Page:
What’s next for the consortium in 2021?
Alas we cannot give you the answer to the million-dollar question “What can we expect in 2021?”, as we do not have that crystal ball, but what we can do is to provide some UK ORCID consortium updates, including some changes in staffing in the Jisc ORCID support team.
Events and community
Like in any other sphere of life, the Jisc support team has needed to adapt to uncertainty and plan and think in an agile manner. In 2020 we swiftly pivoted the annual event from a face to face meeting to take place online. We have reflected on that experience, in which we tried to emulate all the aspects of our annual members event, but held them in a more spread out and online format. We are now planning and shaping up the events for 2021 and thinking how we deliver these in the most effective way.
We have a number of themes being considered, and would be happy to hear more suggestions from our community. Some of the topics are ORCID IDs and Equality, Diversity and Inclusion, especially around name changes and name visibility; ORCID ID workflows and data privacy; working collaboratively on an advocacy toolkit; Birds of a Feather (around institutional systems)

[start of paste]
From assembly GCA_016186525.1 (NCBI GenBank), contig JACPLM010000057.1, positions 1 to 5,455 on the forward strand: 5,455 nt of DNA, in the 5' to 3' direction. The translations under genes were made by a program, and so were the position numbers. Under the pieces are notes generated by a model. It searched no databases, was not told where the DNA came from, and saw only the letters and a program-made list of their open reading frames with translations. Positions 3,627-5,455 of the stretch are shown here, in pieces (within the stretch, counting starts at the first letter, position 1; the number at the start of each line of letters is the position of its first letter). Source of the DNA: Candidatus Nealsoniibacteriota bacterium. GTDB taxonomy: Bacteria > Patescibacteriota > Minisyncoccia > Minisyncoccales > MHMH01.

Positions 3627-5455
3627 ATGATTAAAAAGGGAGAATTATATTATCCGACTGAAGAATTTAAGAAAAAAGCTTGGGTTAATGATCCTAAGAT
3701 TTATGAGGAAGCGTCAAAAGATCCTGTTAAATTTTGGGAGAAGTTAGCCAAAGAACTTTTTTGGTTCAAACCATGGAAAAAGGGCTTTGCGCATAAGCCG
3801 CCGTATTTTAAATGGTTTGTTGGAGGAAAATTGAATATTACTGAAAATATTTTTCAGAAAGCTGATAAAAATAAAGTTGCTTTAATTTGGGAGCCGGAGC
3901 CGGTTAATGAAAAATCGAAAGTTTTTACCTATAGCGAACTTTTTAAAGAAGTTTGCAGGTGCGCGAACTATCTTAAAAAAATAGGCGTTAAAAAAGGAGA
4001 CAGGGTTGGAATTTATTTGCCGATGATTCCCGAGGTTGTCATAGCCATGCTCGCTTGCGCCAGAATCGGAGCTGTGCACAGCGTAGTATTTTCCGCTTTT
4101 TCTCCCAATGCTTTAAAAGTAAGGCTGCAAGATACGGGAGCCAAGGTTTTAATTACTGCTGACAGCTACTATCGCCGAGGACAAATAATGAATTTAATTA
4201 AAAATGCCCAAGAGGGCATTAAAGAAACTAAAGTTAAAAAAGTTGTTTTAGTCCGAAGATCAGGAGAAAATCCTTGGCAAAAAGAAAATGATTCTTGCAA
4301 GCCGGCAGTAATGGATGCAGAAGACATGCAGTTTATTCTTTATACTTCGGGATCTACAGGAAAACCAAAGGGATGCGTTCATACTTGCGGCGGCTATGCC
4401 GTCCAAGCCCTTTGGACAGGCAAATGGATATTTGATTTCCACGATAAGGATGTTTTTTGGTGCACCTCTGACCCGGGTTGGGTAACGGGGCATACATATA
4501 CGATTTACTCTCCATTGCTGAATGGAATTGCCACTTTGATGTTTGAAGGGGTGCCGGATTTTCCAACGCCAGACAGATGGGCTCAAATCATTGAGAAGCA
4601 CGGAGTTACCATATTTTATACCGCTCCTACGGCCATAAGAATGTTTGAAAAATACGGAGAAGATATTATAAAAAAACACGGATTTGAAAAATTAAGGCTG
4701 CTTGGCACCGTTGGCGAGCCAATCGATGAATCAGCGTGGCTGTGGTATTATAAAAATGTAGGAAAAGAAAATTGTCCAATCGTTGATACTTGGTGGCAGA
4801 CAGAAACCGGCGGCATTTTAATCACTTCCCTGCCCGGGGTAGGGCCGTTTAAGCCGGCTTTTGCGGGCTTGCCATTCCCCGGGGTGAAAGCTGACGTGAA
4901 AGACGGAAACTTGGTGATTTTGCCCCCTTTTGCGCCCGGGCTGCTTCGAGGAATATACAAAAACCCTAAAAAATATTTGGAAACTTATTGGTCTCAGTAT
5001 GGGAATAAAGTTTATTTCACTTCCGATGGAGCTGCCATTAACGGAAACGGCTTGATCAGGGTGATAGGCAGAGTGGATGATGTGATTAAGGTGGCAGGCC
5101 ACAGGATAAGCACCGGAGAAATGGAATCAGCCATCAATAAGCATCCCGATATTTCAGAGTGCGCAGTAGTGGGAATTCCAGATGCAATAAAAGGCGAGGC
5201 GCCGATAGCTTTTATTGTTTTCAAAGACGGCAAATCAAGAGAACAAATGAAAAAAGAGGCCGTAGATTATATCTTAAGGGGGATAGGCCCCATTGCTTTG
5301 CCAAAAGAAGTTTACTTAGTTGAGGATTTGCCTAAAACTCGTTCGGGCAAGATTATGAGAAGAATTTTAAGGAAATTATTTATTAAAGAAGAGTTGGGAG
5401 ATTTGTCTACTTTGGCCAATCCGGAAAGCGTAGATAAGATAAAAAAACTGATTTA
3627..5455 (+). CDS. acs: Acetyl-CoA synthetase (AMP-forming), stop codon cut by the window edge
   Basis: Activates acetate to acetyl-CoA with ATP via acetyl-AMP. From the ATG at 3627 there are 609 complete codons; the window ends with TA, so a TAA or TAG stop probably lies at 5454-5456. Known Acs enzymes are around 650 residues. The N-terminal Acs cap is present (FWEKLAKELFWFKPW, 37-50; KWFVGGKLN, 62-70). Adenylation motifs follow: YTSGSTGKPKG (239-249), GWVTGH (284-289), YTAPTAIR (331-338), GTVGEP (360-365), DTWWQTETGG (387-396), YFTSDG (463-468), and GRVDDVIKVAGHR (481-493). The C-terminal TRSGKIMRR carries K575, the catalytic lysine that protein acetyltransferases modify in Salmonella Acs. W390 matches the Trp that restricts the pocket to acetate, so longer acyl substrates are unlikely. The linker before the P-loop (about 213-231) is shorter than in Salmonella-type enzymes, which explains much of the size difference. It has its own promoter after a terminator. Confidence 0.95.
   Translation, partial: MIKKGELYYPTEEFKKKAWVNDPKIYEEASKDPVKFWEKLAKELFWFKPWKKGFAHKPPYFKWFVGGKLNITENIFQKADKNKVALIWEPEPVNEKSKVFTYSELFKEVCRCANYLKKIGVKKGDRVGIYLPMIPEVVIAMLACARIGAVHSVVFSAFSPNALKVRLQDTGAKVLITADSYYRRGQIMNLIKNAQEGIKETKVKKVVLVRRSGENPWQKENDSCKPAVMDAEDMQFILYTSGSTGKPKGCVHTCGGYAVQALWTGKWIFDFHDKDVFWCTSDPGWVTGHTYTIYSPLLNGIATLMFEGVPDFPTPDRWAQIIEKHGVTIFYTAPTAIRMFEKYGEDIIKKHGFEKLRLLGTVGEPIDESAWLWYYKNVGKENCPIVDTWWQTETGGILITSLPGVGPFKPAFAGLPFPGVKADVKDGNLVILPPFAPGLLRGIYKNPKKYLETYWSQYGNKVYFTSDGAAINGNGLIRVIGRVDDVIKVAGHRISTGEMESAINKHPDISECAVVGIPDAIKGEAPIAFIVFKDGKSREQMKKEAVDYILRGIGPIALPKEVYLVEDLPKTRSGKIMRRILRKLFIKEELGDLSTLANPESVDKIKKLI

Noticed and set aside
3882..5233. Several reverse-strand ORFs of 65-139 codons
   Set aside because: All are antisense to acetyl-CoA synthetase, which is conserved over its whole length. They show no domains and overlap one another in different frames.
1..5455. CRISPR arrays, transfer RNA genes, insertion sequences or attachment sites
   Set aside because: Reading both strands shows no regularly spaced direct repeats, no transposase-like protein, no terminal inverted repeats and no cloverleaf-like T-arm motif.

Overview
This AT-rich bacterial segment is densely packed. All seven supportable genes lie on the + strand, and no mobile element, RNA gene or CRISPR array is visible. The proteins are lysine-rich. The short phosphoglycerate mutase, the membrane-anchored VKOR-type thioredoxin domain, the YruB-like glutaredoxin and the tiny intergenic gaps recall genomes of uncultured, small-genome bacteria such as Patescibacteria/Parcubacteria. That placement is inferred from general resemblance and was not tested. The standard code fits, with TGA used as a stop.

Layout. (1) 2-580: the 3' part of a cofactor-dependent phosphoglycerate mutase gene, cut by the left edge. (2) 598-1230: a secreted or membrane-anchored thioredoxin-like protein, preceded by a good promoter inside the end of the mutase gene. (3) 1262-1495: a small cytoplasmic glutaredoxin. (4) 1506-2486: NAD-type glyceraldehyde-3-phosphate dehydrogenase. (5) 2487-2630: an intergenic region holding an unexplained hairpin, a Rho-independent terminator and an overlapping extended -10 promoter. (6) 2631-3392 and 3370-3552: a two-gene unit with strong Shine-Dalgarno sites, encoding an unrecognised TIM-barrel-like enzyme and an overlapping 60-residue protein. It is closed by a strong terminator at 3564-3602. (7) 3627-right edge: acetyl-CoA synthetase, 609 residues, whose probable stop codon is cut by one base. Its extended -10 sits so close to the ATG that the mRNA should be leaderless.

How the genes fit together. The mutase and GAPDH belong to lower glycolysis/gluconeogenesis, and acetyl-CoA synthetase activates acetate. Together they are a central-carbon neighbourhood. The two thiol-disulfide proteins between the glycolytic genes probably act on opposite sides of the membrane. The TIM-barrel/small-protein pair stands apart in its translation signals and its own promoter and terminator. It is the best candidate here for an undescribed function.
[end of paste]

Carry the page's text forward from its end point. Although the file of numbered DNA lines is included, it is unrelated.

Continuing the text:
ORCID’s new tools
ORCID are in the process of releasing two new tools for consortia. These are Improved Member reporting and Affiliation Manager. Member reporting is a tool to provide more useful metrics to member organisations about their integrations and their researcher’s interactions with ORCID. Affiliation manager assists organisations that do not yet have an in-house integration with the ORCID API. To hear more about these and other ORCID plans, look out for invites to the ORCID Product Interest group webinars. The next one is in March (Register here) or read a blog post summary from December. When the products are introduced to the UK consortium we will be supporting our members during the rollout.
ORCID has also introduced Service Provider certification and as more providers obtain certification during 2021, this should simplify the process for any organisations going through procurement processes to determine if a product meets ORCID’s implementation standards.
The consortium from 2022